Since 1985, we have been covering feminist issues and stories. What has evolved? What has stalled? What are the frustrations and accomplishments of the past 35 years? Our retrospective book explores our coverage of:
Feminism & Choice
On April 16, 1985, 40,000 Minnesota Women’s Press newspapers were delivered to Mollie Hoben’s garage in St. Paul for the first time. Volunteers were on hand to distribute “Volume 1, Number 1” to locations around the Twin Cities.
In the commemorative 140-page book “35 Years of Minnesota Women’s Press,” we offer a glimpse at the rich history of Minnesota women and explore issues that have long affected us. We see how much has accomplished, as well as equity that continues to be decades in making.
Excerpts from a 1999 oral history project with 43 members founding team of the publication.
Original essays from the four previous publishers, advocates and activists.
The voices of current young women seeking multicultural curriculum, as well as coverage from decades ago, when Minnesota was to have been the first state to mandate guidelines for multicultural and gender-fair curricula.
Reminders of optimism in the 1980s and 1990s around women’s political leadership, which was supposed to bring us closer to 50-50 representation. We quoted Arvonne Fraser in 1986: “I remember a fellow in Washington who told me, ‘You women are going to have to do it. Because we’re all captured by our institutions, and we don’t dare.’”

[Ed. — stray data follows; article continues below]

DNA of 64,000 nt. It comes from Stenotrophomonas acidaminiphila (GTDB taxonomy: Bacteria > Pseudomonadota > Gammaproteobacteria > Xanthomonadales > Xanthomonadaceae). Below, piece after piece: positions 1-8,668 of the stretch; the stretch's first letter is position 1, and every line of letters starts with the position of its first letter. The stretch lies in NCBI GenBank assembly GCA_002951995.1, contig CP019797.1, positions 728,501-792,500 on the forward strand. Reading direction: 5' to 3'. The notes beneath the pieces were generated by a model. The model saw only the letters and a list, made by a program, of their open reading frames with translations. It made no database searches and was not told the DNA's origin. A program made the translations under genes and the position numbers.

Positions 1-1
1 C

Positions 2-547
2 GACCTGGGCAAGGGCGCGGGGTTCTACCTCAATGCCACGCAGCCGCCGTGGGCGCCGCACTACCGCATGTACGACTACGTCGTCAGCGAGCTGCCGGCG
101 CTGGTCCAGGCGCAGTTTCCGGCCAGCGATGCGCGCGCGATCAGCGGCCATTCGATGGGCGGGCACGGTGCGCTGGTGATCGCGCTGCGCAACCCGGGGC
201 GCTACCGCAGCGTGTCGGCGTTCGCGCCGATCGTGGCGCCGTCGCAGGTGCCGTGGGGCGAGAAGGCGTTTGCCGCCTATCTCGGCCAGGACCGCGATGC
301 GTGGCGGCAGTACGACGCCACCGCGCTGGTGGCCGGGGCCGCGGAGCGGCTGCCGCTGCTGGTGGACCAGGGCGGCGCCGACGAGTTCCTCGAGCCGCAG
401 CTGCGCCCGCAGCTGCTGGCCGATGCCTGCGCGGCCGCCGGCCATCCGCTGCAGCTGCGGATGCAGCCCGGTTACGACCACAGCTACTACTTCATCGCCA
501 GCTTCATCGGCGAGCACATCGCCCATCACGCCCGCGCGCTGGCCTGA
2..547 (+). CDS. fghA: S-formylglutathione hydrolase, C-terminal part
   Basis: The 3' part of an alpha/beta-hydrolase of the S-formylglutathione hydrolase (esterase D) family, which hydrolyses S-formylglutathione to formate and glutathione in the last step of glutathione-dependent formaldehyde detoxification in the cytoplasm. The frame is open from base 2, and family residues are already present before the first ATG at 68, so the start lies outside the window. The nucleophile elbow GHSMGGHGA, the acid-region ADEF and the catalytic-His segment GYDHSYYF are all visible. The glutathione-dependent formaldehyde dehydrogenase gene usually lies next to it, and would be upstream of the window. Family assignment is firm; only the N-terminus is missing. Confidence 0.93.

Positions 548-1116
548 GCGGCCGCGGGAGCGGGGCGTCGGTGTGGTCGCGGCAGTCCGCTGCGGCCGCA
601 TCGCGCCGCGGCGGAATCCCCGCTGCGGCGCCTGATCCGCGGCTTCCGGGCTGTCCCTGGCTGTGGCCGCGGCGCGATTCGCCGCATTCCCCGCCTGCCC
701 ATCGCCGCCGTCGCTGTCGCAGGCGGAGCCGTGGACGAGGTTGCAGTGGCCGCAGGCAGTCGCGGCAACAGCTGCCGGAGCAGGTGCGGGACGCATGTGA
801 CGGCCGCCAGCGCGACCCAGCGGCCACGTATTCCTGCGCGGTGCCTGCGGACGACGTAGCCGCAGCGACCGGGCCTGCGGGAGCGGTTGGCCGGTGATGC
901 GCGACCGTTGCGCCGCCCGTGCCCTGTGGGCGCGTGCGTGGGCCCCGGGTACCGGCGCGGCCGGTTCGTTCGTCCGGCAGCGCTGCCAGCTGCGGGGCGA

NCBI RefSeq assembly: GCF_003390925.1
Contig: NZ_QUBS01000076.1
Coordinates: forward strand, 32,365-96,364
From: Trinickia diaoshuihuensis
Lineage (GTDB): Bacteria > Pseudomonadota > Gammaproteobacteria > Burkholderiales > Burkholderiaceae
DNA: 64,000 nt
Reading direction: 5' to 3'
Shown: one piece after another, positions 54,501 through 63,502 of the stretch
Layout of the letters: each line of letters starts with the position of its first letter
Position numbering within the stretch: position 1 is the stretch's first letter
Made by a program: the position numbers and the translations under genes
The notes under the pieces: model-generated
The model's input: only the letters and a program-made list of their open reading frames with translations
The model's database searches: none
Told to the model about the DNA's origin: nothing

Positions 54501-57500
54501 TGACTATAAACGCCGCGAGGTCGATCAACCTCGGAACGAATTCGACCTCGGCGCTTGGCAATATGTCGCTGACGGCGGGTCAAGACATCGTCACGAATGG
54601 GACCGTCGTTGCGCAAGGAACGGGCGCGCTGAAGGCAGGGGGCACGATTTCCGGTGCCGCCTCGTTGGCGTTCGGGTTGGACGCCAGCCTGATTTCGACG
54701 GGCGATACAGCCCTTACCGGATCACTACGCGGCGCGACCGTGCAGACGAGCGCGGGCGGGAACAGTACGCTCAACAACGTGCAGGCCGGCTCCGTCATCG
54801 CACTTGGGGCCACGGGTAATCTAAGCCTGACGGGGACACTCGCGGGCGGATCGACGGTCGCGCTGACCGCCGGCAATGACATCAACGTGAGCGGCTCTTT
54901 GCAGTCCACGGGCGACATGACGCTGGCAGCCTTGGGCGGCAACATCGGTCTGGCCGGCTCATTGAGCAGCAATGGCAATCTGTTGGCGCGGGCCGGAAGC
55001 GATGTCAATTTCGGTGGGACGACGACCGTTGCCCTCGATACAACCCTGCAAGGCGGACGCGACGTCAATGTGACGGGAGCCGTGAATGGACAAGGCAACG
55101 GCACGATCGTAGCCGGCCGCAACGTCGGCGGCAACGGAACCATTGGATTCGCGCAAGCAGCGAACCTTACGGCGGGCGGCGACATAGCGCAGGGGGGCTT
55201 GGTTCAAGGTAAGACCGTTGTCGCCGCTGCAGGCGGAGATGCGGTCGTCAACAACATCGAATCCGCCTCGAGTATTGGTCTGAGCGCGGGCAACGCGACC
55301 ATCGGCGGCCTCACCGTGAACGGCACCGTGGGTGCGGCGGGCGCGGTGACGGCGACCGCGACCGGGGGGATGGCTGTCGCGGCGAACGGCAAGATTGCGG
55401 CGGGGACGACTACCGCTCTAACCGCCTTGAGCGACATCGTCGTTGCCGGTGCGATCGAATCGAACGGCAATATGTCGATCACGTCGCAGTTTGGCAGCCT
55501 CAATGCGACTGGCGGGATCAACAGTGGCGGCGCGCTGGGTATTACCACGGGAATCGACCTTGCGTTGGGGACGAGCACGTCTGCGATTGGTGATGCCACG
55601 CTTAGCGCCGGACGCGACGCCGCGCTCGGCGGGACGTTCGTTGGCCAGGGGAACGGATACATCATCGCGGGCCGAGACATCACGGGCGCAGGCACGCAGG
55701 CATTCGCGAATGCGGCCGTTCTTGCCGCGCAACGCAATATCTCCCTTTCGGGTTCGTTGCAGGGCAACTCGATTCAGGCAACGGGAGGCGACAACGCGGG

Four of the key issues listed by women at the time: pro-choice rights, passage of the Equal Rights Amendment, government-funded daycare, and comparable worth.
Sounds familiar, doesn’t it?
Order your copy today of this limited edition
Books were scheduled to ship out in April 2020. Because of COVID-19, we are delaying the print and launch party, and re-issuing our pre-order discount rate of $25. (The regular price is $35-for-35-years.)
Reserve this book via our PayPal link; enter amount and click NEXT, or
Send check to 800 West Broadway #3A, Minneapolis, MN 55411, or
How do we reimagine the work of reducing poverty, supporting mental health services, and dealing with trauma to minimize substance abuse and violence, in order to diminish the need for police to step in as an end to those consequences?